26 April 2021
Middle East update – April 2021 – 4 of 4 Insights
Our forecast for venture capital in the Middle East this year.
The COVID-19 pandemic had a big impact on the economies of the Middle East last year. The tourism industry (traditionally booming sector) was dramatically hit, decreasing its contribution to GDP. Furthermore, oil prices dropped considerably, causing distress for the MENA countries that rely mostly on oil revenues, and capital markets became increasingly volatile.
Despite this, in a sign of continued growth and high investor confidence, 2020 saw a record of just over USD $1 billion invested in MENA based start-ups, a 13% increase year over year. This was largely due to large investments in the first half of the year in start-ups such as EMPG ($150 million), Kitopi ($60 million) and Vezeeta ($40 million). The United Arab Emirates maintained its leading position, with 56% of funding allocated to its start-ups. Bahrain also saw its largest increase % of funding in its start-ups, while the Kingdom of Saudi Arabia saw a 55% increase in total funding deployed to Saudi start-ups ($152 million).
COVID-19 was a real accelerant of digital transformation for the MENA region, especially in industries that saw a surge in demand, such as e-commerce, Edtech and healthcare. These sectors saw an increased demand due to global lifestyle changes and attracted investors’ attention with increased capital inflows into these sectors.
The venture capital investment ecosystem in MENA continues to thrive and innovation remains a top priority for regional governments, ensuring that start-ups are well nurtured. The initiatives range from governments providing start-ups and SMEs with technological resources to get up and running, to government-backed venture capital funds ready to invest. We provide a top level overview of some of the latest initiatives in the region below.
The Abu Dhabi Investment Office – the government hub in the Emirate of Abu Dhabi responsible for attractive foreign and domestic investment – announced in January that it has partnered with Microsoft to provide a range of initiatives to support start-ups with the tools and resources to scale their businesses. The program provides technology, cloud services and business support tools aimed at accelerating growth opportunities for start-ups.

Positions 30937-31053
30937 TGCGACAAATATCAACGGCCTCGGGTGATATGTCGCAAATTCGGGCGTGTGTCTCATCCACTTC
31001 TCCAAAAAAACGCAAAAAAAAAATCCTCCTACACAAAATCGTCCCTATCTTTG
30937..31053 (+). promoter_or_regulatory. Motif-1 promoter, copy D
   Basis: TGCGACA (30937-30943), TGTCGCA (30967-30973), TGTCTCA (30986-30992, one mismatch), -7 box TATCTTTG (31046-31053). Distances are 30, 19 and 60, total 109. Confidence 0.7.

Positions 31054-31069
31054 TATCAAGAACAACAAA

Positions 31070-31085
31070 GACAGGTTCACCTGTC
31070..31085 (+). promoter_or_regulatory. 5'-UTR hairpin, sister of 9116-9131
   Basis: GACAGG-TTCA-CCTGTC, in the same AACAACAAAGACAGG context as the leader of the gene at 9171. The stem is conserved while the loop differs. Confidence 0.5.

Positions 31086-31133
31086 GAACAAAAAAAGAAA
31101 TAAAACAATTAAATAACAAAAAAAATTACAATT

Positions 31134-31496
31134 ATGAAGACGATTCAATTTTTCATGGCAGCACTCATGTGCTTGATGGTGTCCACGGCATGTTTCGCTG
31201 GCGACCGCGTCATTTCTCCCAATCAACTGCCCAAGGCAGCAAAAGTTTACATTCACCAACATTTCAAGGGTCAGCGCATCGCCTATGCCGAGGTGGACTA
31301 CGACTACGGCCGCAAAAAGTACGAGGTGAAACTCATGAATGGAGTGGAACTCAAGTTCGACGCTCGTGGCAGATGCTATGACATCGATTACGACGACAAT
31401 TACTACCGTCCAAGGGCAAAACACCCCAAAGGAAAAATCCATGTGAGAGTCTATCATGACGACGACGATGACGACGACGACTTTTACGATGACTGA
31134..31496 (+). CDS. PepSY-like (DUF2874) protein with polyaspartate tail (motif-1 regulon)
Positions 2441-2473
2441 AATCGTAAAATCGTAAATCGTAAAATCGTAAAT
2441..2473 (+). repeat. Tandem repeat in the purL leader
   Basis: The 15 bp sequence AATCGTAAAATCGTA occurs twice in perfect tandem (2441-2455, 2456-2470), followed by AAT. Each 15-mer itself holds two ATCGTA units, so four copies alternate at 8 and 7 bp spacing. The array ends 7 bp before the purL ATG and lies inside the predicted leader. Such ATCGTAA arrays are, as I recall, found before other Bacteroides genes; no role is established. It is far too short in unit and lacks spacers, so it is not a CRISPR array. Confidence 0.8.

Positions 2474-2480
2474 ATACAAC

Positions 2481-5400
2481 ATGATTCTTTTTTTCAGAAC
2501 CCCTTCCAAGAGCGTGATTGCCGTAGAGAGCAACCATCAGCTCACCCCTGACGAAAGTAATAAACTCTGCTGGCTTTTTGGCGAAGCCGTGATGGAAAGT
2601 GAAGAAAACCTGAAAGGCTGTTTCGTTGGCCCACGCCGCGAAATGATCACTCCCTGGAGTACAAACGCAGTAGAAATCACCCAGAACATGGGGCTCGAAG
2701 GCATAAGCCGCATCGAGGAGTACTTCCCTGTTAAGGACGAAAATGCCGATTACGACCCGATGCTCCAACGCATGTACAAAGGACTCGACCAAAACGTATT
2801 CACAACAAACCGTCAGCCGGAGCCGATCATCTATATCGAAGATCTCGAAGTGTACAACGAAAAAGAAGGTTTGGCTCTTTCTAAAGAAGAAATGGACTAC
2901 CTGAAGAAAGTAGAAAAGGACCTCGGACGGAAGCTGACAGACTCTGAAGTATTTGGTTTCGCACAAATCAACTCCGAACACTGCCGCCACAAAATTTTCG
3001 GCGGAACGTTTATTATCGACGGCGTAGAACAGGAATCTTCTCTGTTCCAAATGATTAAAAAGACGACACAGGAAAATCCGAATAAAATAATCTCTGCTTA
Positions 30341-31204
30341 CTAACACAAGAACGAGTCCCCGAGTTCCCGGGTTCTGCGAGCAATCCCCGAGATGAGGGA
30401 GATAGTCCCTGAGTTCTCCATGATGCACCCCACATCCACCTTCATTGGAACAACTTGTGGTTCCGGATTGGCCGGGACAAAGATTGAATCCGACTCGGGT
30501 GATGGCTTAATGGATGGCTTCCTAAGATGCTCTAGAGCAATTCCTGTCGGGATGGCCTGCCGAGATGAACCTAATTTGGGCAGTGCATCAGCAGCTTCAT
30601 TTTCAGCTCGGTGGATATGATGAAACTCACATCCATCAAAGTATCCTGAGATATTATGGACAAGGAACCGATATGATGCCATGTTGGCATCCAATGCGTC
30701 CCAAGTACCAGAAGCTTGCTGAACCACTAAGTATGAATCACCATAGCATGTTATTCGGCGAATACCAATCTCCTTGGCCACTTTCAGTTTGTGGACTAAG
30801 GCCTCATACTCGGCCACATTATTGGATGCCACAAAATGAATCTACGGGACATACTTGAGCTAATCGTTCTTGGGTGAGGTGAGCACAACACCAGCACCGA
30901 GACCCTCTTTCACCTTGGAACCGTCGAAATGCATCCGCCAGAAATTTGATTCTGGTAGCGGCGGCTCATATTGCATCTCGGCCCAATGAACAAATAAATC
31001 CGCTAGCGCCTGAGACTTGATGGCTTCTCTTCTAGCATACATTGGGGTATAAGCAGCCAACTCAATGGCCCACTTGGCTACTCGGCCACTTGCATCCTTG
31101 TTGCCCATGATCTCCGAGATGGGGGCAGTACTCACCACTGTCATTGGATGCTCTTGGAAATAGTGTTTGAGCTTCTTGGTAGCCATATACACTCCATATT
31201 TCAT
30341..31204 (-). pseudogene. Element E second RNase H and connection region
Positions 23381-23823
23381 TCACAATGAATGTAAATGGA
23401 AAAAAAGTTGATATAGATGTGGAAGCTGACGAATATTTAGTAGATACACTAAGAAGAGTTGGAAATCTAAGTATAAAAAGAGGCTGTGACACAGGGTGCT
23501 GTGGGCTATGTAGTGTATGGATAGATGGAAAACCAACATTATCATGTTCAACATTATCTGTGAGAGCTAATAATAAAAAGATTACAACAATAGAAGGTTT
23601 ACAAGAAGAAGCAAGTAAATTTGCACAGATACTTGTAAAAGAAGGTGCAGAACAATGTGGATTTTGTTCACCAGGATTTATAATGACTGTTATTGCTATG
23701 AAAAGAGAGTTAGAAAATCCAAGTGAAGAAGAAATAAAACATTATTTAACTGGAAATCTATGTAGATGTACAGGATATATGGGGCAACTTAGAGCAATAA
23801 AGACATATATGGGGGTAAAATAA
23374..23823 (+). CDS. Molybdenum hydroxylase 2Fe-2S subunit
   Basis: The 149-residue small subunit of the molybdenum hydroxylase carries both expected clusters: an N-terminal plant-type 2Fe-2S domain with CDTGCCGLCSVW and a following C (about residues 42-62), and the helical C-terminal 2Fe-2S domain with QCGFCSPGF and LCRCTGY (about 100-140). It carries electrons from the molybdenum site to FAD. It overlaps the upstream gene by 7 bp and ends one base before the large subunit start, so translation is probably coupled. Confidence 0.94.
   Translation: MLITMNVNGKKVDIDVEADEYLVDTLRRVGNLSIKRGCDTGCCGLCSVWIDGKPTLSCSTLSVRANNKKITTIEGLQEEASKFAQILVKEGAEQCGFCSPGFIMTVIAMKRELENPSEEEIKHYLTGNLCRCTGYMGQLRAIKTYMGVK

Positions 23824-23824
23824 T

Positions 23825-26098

The Kingdom of Saudi Arabia’s Vision 2030 strategic policy positions start-ups and SMEs as a key factor in the kingdom’s ongoing economic prosperity. Techstars, the global network that helps entrepreneurs to succeed, has announced a partnership with the Saudi Ministry of Communications and Information Technology to launch the Riyadh Techstars Accelerator. The accelerator launches next month, with start-up participants set to receive active mentoring, funding and access to curated workshops and resources.
Egypt's government continues to be a pioneer in the MENA region thanks to its focus on engaging start-ups and SMEs in the field of financial technology, however, non-profit entities are also providing increasing support to this part of the economy. Last month, the International Finance Corporation (IFC), a member of the World Bank Group, announced it was partnering with the Egyptian FinTech Association (a non-profit, non-political organisation which is a member of the Global Fintech Hubs Federation) on the IFC’S Fintech Acceleration Programme to support innovation and entrepreneurship in the country.
The Middle East has weathered the COVID-19 storm and is witnessing an increase in venture capital-backed transactions, especially in sectors forced to evolve during the pandemic such as healthcare, education and fintech. The onset of the pandemic may have been catalyst for positive change in the sense that it has forced entrepreneurs and start-ups to be more focused on innovation to survive. In a region that has often struggled to consistently raise later stage capital, this pivot to more sustainable innovation by a smaller number of sophisticated regional start-ups hopefully means that the trend towards a higher number of transactions will continue well into 2021 and beyond.
We encourage all venture capital funds and corporate venture capital funds interested in the region reach out to a member of our Corporate/M&A and Capital Markets team, as investors should retain experienced lawyers to protect their rights and work with them through local law implications. Similarly, if you are looking to set-up or structure a fund in the United Arab Emirates, please get in touch.
by Jerry Parks